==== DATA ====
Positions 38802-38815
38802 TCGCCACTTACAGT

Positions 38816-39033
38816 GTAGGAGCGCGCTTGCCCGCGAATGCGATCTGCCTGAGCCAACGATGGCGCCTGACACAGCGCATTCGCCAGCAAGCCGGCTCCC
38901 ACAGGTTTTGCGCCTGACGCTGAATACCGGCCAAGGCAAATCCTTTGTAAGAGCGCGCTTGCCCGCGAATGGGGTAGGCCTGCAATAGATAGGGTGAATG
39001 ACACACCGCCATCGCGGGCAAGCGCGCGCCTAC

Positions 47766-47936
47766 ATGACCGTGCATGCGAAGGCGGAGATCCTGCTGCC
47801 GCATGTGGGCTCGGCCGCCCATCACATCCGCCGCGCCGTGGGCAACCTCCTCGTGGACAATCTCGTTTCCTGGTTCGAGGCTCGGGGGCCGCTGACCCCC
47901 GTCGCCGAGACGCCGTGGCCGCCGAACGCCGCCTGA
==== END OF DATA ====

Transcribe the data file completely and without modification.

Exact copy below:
Positions 38802-38815
38802 TCGCCACTTACAGT

Positions 38816-39033
38816 GTAGGAGCGCGCTTGCCCGCGAATGCGATCTGCCTGAGCCAACGATGGCGCCTGACACAGCGCATTCGCCAGCAAGCCGGCTCCC
38901 ACAGGTTTTGCGCCTGACGCTGAATACCGGCCAAGGCAAATCCTTTGTAAGAGCGCGCTTGCCCGCGAATGGGGTAGGCCTGCAATAGATAGGGTGAATG
39001 ACACACCGCCATCGCGGGCAAGCGCGCGCCTAC

Positions 47766-47936
47766 ATGACCGTGCATGCGAAGGCGGAGATCCTGCTGCC
47801 GCATGTGGGCTCGGCCGCCCATCACATCCGCCGCGCCGTGGGCAACCTCCTCGTGGACAATCTCGTTTCCTGGTTCGAGGCTCGGGGGCCGCTGACCCCC
47901 GTCGCCGAGACGCCGTGGCCGCCGAACGCCGCCTGA